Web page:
Shepherds can’t use the hot glue gun

Published 2:00 pm Sunday, December 11, 2022

I always wanted to be a Wise Man.

I think about this every Christmas season when the plays and programs begin, and it’s my duty to attend a fair number of such productions. They are mostly the same, and in one way or another, purport to recreate the great event recorded in Luke chapter 2 of the Holy Bible.

Everybody, I suppose, has been part of a Christmas skit or play. As a child reared in the South, most of us were in dozens of programs. And each of the programs brought the chance, yea the hope, of being chosen for a major part in the play.

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The Christmas story really has just six good parts for a kid, at least the way we presented it at Presbyterian Day School in Clarksdale. The angel choir was out for sure, because I was certainly not angelic and my noise was far from joyful.

First, or course, was Mary. When we were in Christmas programs this part always went to a girl, usually the prettiest one in the class, just like the Lord intended.

With all that’s happened in this country the last few years, I’m almost afraid to look at the Mary actor at some programs. Who knows if it will be a Mary? Or a Gary? Or someone who isn’t sure if they are Mary or Gary? Too scary!

Anyway, the role of Mary was out for me. Next we had Joseph. Never had a chance there, either. Usually a tall kid with curly hair got to be Joseph. It also helped, I noticed, if your mother was the kind to surprise the class with brownies or cupcakes sometimes.

This leaves four good spots – the Drummer Boy and the three Wise Men. I almost got to be the Drummer Boy one year because the kid that was supposed to do it got chickenpox  and was out of school after Thanksgiving, but he somehow recovered in record time (a Christmas miracle!) and returned to class the day of the program.

He rendered a marvelous portrayal of the little Drummer and the teacher, who was worried the spotlight would show the Calamine lotion spots still on his face, said he was brave to come back for the program after missing most of the rehearsals. The understudy, sadly, never got to rompa-bom-bom, and ended up playing a sheep I think.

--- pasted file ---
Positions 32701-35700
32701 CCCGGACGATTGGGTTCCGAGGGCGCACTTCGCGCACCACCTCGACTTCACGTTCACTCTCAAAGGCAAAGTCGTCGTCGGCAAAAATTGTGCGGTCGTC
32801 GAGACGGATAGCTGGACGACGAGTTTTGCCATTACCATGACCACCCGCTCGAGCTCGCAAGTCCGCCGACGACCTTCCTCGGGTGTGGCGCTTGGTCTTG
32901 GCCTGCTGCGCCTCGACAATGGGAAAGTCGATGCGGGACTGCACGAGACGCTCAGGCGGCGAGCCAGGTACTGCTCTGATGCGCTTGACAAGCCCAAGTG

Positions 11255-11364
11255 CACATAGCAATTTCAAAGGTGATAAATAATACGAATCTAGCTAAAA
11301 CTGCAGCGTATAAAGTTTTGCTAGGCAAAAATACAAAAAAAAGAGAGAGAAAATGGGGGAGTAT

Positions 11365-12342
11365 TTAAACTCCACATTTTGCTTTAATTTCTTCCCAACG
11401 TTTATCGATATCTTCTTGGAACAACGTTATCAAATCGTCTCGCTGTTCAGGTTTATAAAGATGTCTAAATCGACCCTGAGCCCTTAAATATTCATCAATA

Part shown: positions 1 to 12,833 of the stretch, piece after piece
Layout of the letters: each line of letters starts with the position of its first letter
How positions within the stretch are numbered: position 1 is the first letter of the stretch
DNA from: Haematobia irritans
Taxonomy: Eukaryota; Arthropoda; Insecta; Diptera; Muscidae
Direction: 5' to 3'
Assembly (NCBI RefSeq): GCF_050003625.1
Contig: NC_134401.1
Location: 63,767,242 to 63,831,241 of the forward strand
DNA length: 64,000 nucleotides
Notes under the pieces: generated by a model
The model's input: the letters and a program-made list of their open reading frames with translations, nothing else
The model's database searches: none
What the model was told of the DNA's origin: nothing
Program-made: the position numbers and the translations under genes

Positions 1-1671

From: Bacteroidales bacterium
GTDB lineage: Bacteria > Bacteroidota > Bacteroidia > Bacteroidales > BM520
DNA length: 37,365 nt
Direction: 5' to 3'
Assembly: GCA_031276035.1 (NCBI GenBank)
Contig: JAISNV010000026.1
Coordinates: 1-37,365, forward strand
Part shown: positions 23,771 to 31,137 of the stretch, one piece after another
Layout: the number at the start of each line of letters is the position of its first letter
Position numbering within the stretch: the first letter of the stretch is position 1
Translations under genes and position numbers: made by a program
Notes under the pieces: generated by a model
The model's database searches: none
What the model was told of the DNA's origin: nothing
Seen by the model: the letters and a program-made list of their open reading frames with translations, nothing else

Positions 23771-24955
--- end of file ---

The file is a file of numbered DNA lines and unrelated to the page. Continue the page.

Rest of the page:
Now we have left the coveted roles of the Wise Men. This was the role I wanted. It was perfect. You got to stand in the back of the church or auditorium until close to the end of the program. No having to sit still and stare into the bright lights and listen to all those songs for the hundredth time that year.

Yes, a Wise Man was the greatest role. Somehow I never made the cut, although some readers will think it perfectly fitting, and they’re probably right. No, it was always my portion to be counted among the mostly lowly of the characters – the Shepherds.

Now in the story, the Shepherds have a great role, and it must have been a wonderful experience for those young men that night some 2,000 years ago. But, it’s not a great part in a program. First, the Shepherds are on the scene early and stay the whole time. Then there’s the costume. It’s terrible, but it has to be.

The Wise Men would get to spend extra time away from class working on their costumes. Wise Men got to wear nice robes, and wear big hats and carry boxes all painted up and covered in glitter. 

Shepherds had to wear these itchy old potato sacks or whatever else the teacher could find to wrap around us and the staffs were just big sticks, and not very fun after we got bored poking people with them.

I can remember the Wise Men getting to use the hot glue gun to put their gems on their hats. The hot glue gun, when I was in school, was reserved for the teacher only until time to make Christmas play costumes. I wanted so badly to use the hot glue gun and asked the teacher if I could help with the decorating. She said, “No, go stand over there, you’re a Shepherd.”

The Wise Men got to walk slowly down the aisle, holding their fancy little cigar and tissue boxes with the mythical gold, frankincense, and myrrh. The Shepherds, meanwhile, were standing off to the side wearing an old curtain, and watching all the fun.

So when I’m watching Christmas plays this year it will be with special attention to those youngsters, like me, not chosen for Mary, Joseph, the Wise Men, or even the Drummer Boy, but for that enduring role commonly known by directors as “one of the Shepherds.”

A psychologist, I suppose, would say I have repressed feelings of resentment for Wise Men, and that probably accounts for my surliness. Maybe so.

Maybe I should embrace my inner Shepherd and get over the hot glue gun. It’s been 40 years, and it’s time to let it go.